By John Gibney
In ninth grade, one of my schoolmates, we called Dr. Loveless. His real name was Alvin. He was slick. Slicker than a conger eel slipping through the chickenwire mesh of a fishpot. Conger will send the bait back up to slide through the mesh and escape. If you hook him, he will climb your fishing line and put it in a tangle. If you spear him, he will make your steel spear like a boiled spaghetti noodle.
Dr. Loveless was a charmer alright. Bright-eyed and little escaped his gaze.
One afternoon in February after school, “Gibney, could you help me?”
I asked him, “What Loveless?”
He handed me a hastily typed script. It was well written, asking for a cash donation for the Boy Scouts of America. It was signed and sealed with an official looking seal.
He said Gibney, Susstain Smith and I are going to Caneel Bay to ask for donations for the Boy Scouts. Could you come?”
He said, “Please.” And I had to water my horses anyway.
As we reached the big tamarind tree where Rollie and I had caught “the ghost,” he reached in his schoolbag and took out two Boy Scouts of America uniforms with badges and neckties and hats to match. He handed me to Susstain0 and stripped to his drawers. In no time, the two of them were as preened and straight as arrows. He was- prepared.
We ate some tamarind and then he said, “Gibney, come.”
We walked around the hill where the white employees lived. This was still Caneel Bay Plantation or as the George Harrison song went, “crackerbox palace”.
The native employees lived in the “village” on the other side of the ghut, a part-time riverbed.
Most of the employees were from Tortola and only stayed at Caneel Bay Plantation Monday through Friday.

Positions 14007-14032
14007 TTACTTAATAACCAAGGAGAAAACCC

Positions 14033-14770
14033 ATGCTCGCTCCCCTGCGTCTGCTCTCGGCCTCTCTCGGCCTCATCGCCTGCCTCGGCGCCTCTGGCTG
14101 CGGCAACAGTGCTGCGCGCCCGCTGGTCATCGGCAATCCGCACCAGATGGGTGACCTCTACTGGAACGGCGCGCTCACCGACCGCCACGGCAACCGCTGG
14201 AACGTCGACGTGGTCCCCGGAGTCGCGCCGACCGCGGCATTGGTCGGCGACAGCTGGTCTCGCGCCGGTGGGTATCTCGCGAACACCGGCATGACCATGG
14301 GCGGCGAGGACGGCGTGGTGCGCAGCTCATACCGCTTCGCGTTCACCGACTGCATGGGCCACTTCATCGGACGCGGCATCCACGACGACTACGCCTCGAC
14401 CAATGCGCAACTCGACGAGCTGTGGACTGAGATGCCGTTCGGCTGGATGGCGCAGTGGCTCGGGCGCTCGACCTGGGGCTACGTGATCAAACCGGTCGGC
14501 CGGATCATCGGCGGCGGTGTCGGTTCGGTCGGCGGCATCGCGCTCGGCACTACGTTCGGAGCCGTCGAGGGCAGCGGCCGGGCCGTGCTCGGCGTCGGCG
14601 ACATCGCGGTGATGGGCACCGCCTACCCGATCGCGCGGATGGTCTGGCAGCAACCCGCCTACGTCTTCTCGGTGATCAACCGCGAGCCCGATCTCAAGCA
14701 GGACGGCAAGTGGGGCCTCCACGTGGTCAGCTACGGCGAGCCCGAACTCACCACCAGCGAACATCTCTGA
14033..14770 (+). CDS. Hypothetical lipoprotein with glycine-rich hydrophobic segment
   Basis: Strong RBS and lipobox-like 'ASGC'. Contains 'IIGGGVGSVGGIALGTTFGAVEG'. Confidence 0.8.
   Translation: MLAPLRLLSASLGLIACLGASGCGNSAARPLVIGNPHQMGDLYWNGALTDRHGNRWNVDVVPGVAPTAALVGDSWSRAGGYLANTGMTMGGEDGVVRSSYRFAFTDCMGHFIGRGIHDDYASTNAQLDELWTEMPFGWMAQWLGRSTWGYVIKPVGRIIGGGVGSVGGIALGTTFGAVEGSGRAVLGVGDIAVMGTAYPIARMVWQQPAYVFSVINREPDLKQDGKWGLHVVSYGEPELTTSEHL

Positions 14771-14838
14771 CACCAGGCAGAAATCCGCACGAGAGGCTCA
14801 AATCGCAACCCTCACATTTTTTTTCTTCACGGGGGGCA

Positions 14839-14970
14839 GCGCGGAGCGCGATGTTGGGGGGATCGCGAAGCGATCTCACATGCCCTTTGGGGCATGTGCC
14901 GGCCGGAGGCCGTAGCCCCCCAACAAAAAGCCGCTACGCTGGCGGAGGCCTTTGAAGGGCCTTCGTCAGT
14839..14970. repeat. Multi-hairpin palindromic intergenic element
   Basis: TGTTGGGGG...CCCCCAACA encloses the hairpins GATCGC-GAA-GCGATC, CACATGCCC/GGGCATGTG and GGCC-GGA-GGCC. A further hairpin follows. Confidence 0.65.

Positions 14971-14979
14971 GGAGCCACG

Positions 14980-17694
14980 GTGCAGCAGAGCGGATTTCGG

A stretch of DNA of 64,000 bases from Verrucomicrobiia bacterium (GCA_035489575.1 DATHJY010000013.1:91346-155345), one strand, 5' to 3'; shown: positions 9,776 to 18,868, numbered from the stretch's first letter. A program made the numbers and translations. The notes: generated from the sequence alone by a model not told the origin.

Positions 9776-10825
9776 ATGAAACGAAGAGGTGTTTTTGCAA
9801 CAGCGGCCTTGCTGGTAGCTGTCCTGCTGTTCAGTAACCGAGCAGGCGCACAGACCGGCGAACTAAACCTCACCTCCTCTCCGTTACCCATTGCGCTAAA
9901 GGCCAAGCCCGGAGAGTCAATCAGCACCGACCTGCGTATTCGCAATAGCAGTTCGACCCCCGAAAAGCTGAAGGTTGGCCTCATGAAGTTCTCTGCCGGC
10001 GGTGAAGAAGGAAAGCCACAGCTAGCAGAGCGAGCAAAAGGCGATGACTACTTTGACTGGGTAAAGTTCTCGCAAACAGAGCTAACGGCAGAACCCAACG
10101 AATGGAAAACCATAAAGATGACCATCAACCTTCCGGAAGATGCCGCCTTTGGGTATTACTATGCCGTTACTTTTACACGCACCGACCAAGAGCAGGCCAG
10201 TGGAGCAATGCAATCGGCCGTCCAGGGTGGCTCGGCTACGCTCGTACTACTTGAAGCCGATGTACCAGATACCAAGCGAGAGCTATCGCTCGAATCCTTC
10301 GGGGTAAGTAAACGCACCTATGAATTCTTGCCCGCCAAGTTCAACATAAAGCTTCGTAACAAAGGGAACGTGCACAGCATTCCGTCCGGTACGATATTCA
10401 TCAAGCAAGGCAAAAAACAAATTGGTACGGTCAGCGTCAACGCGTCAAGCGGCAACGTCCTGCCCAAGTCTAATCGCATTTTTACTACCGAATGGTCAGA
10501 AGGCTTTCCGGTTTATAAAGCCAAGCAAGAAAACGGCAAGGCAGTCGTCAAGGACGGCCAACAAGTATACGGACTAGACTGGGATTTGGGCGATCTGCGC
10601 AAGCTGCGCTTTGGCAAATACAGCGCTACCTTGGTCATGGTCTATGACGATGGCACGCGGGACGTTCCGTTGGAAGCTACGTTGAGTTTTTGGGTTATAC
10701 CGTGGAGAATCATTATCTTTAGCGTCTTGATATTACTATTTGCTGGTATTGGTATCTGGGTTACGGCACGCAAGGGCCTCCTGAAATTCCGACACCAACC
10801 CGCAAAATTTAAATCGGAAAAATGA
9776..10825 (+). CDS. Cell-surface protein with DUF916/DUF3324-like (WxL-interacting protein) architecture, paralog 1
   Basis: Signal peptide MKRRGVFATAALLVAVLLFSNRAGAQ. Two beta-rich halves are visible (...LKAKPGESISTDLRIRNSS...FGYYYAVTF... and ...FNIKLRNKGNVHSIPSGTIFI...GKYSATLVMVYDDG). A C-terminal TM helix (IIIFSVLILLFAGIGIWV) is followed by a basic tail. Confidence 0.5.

They had a fleet of beautiful Tortola hand built wooden boats with Johnson forty horsepower “sea horse” motors. Six am Monday morning, they would pull them up on rollers at Caneel Bay’s Hawksnest- “sheep dock” beach to us then. It was only bush and guinea grass.
Past the tennis courts we walked, right to cottage Number 7, Laurance Rockefeller’s own luxury home. A knock at the door, “Gibney, so you white?” I had no fear. This is where Henry Kissenger and all the Nixon clan stayed. I saluted. My sidekicks clicked their heels. The green bills began to bulge in Loveless’ bookbag.
“If you are a Boy Scout, where is your uniform?”
“Oh, I fell in the mud,” I replied, handing the stern man the prepared solicitation papers.
“It’s okay honey,” the old geezer told his bathrobed wife, “it’s just the Boy Scouts.”
What a haul we pulled in that day. The green bills with Benny Franklin, George, Andrew and Thomas Jefferson faces on them were stacked under the tamarind tree.
Loveless kept most of the hundreds, but generously passed out the fifties and twenties to Susstain and I.
They stripped to their drawers and back into the school uniforms. Conger went home fat. Loveless went into politics and has gone far.
My horses got Purina horse chow and *******it was dry season.